The World Bank Group’s board approved a $35 million development policy loan (DPL) to support offshore drilling in Guyana in late June, even as Guyanese civil society is challenging the legality of the petroleum production licences issued by their government to three oil companies.
The Bank’s DPL is paving the way for offshore drilling that will tap into major recently-discovered oil reserves off Guyana’s coast. According to Guyanese news source Stabroek News, the DPL will “support Guyana’s efforts to bolster financial sector development and fiscal management to better prepare the country to tap its newly discovered oil and gas reserves.”
Separate reports have suggested that, in addition to the recent DPL, the Bank is slated to fund a new government unit to help support offshore drilling in Guyana. According to a May article published in Guyanese media outlet Demerara Waves, “A World Bank-funded energy sector unit in the Ministry of Finance is expected to lay the groundwork for a number of major projects including piping natural gas from an offshore ExxonMobil oil well … for electricity generation.” The energy sector unit was established, according to Guyana’s Natural Resources Minister Raphael Trotman, “to allow Guyana to get an advance of US$1.7 million of the US$20 million loan” from the World Bank.
The Government has granted a petroleum production licence to three oil companies. Only one company has been issued with a permit by the Environmental Protection Agency. We believe this puts Guyana at riskFair Deal for Guyana campaign
The World Bank’s DPL comes at a time when a civil society-led campaign, ‘A Fair Deal for Guyana, A Fair Deal for the Planet’, is challenging the legality of the petroleum production licences the government has issued to private firms. They note, “The Government has granted a petroleum production licence to three oil companies. Only one company has been issued with a permit by the Environmental Protection Agency. We believe this puts Guyana at risk.” In late June, Guyana’s Appeals Court ruled that the case must be heard for a second time by the country’s High Court, to decide on the legality of the petroleum production licences.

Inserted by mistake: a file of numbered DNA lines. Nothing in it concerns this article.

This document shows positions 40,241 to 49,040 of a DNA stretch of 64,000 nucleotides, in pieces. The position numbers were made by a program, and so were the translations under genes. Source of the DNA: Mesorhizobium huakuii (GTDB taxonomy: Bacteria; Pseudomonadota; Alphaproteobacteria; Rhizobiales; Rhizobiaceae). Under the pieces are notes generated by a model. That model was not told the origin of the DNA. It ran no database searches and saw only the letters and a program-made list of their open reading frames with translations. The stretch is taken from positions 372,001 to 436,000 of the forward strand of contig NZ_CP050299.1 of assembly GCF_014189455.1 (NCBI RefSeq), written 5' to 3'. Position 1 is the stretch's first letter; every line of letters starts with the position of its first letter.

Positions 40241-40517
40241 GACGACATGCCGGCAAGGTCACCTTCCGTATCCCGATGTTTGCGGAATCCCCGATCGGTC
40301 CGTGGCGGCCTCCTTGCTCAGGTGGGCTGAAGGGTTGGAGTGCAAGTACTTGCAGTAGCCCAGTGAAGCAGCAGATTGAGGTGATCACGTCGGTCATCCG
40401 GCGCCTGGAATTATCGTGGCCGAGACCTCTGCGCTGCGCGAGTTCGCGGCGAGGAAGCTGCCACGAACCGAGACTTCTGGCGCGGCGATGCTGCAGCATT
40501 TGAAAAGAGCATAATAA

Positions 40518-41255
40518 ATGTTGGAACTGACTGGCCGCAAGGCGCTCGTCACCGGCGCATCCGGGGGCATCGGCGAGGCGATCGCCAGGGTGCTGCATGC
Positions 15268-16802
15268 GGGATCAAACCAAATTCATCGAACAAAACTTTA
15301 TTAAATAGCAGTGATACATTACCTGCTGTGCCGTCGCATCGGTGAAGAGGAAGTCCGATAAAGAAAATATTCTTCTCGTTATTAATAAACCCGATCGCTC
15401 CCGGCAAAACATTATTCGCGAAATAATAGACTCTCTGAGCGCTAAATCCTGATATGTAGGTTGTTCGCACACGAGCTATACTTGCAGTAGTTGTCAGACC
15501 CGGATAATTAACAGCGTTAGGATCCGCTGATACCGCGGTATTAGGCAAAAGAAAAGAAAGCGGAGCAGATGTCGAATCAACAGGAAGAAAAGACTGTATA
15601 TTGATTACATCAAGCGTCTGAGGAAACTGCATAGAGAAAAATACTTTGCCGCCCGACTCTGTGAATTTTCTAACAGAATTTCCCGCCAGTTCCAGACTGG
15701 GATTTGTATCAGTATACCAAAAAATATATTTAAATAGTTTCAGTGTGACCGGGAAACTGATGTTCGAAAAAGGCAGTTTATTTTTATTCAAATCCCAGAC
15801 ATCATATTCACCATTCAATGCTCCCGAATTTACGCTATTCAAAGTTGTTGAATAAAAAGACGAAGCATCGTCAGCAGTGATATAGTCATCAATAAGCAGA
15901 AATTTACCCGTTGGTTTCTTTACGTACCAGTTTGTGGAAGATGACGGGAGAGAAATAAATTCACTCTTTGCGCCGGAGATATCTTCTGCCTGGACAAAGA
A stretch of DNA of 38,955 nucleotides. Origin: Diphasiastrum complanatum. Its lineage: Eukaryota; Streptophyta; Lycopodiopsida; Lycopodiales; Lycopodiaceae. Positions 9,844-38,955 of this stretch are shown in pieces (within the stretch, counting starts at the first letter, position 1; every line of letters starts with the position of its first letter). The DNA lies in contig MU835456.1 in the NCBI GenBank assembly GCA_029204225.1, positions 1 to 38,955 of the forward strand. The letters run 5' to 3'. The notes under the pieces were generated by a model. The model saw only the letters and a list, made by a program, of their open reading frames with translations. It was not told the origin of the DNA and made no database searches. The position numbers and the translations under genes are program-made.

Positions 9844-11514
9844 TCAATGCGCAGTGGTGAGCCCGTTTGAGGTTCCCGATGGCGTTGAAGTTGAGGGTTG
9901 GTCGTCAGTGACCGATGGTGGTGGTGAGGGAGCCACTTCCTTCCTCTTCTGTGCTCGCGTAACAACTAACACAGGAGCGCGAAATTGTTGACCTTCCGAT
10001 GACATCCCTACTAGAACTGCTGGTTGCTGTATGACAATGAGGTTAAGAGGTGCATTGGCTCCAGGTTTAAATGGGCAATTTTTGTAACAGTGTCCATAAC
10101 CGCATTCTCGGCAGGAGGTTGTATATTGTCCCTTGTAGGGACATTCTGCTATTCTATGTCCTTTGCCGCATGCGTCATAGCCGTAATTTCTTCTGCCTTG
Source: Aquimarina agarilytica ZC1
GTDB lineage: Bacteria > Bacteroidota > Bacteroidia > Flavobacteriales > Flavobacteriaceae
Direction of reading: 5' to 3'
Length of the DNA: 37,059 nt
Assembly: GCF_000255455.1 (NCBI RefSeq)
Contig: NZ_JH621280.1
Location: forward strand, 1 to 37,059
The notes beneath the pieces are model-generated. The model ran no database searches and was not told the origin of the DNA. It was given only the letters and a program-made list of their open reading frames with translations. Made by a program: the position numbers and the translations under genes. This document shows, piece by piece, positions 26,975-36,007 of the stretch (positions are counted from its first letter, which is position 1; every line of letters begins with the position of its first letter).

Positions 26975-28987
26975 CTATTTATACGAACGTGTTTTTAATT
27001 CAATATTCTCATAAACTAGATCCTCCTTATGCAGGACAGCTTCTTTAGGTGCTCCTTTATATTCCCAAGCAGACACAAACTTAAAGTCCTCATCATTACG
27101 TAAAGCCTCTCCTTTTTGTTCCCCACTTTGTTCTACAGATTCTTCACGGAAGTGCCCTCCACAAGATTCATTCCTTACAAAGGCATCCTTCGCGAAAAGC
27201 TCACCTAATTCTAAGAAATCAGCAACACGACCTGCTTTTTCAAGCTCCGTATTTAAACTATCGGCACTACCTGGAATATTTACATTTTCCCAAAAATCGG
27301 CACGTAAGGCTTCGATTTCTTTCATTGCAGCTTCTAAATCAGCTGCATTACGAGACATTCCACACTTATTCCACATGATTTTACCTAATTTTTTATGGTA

The campaign has also raised concerns about the details of the deal signed between Guyana’s government and the three companies, with oil companies paying Guyana’s government ministers a signing bonus of $20 million, according to a report in news outlet the Guyana Times. The campaign added that, “The oil deal itself is scandalously low – the oil companies will pay no tax and the royalty is set at a derisory 2%.” There are also serious concerns about the environmental risks for Guyana and the wider Caribbean posed by deep-water oil production: According to the campaign, “Even without any accidents, the planned oil production will produce thousands of tonnes of gas, liquid and solid emissions including pouring 4,000 barrels of sewage every day into the sea and nearly 13,000 tonnes of solid waste to be deposited in land fill sites in Guyana.” On a more global scale, the campaign points out that offshore drilling would transform Guyana from a carbon sink to a source of carbon emissions, undermining the fight against climate change.
Although the Bank announced in December that it will phase out project lending for ‘upstream’ oil and gas after 2019 (see Observer Spring 2018), civil society groups have previously documented that it is supporting fossil fuels through its other lending instruments, including DPLs, which are fungible budget support given to countries. These often include ‘prior actions’ (i.e. specific conditions) required to release the funds; a 2017 report by Amsterdam-based civil society organisation Bank Information Centre Europe found that in Egypt, Indonesia, Peru and Mozambique, prior actions in DPLs aided the fossil fuel and extractive industries, serving as de facto fossil fuel subsidies. Civil society groups have called on the Bank to design appropriate environmental and social safeguards for DPLs, as the instrument is not covered by the Bank’s newly adopted Environmental and Social Framework (see Observer Summer 2018).